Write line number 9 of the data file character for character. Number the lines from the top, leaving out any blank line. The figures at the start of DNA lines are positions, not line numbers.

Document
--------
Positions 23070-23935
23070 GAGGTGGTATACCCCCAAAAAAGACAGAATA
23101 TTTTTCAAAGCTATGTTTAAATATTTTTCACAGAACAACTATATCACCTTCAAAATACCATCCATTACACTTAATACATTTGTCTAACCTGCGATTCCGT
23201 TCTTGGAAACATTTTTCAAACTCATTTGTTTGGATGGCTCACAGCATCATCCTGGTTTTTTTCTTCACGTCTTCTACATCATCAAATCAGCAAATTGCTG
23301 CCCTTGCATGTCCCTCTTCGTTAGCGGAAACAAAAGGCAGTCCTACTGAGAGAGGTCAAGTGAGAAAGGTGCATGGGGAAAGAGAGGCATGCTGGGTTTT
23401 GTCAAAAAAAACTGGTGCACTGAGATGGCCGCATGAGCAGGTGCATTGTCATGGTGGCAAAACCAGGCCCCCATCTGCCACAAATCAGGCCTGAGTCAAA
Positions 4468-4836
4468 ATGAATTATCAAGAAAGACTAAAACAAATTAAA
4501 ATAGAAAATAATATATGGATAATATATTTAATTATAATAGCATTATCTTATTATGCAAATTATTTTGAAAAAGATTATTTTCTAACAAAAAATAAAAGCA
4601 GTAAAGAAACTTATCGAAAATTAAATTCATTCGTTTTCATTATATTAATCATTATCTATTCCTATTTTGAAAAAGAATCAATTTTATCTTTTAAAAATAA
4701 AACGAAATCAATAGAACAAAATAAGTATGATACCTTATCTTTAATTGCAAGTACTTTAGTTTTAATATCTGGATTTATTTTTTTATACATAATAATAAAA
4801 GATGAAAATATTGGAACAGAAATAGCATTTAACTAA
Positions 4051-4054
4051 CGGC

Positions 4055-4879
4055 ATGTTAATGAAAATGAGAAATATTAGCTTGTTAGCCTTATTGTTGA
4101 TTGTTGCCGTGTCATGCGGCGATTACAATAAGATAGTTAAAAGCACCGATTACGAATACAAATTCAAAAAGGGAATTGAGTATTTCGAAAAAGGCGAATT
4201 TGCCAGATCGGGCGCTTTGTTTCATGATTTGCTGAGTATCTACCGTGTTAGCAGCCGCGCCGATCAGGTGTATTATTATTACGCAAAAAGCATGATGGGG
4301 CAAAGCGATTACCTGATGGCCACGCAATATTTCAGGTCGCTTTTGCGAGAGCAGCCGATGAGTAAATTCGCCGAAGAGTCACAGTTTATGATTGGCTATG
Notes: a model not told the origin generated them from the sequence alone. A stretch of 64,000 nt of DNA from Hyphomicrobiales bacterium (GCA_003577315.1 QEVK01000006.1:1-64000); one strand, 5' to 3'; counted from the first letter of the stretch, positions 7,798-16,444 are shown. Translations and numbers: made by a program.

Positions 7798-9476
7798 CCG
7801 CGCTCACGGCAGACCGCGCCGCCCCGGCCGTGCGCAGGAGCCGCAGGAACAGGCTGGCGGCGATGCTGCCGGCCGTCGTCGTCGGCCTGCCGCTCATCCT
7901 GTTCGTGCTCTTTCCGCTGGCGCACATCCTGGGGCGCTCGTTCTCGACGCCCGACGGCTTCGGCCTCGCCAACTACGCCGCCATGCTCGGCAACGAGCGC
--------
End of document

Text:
4501 ATAGAAAATAATATATGGATAATATATTTAATTATAATAGCATTATCTTATTATGCAAATTATTTTGAAAAAGATTATTTTCTAACAAAAAATAAAAGCA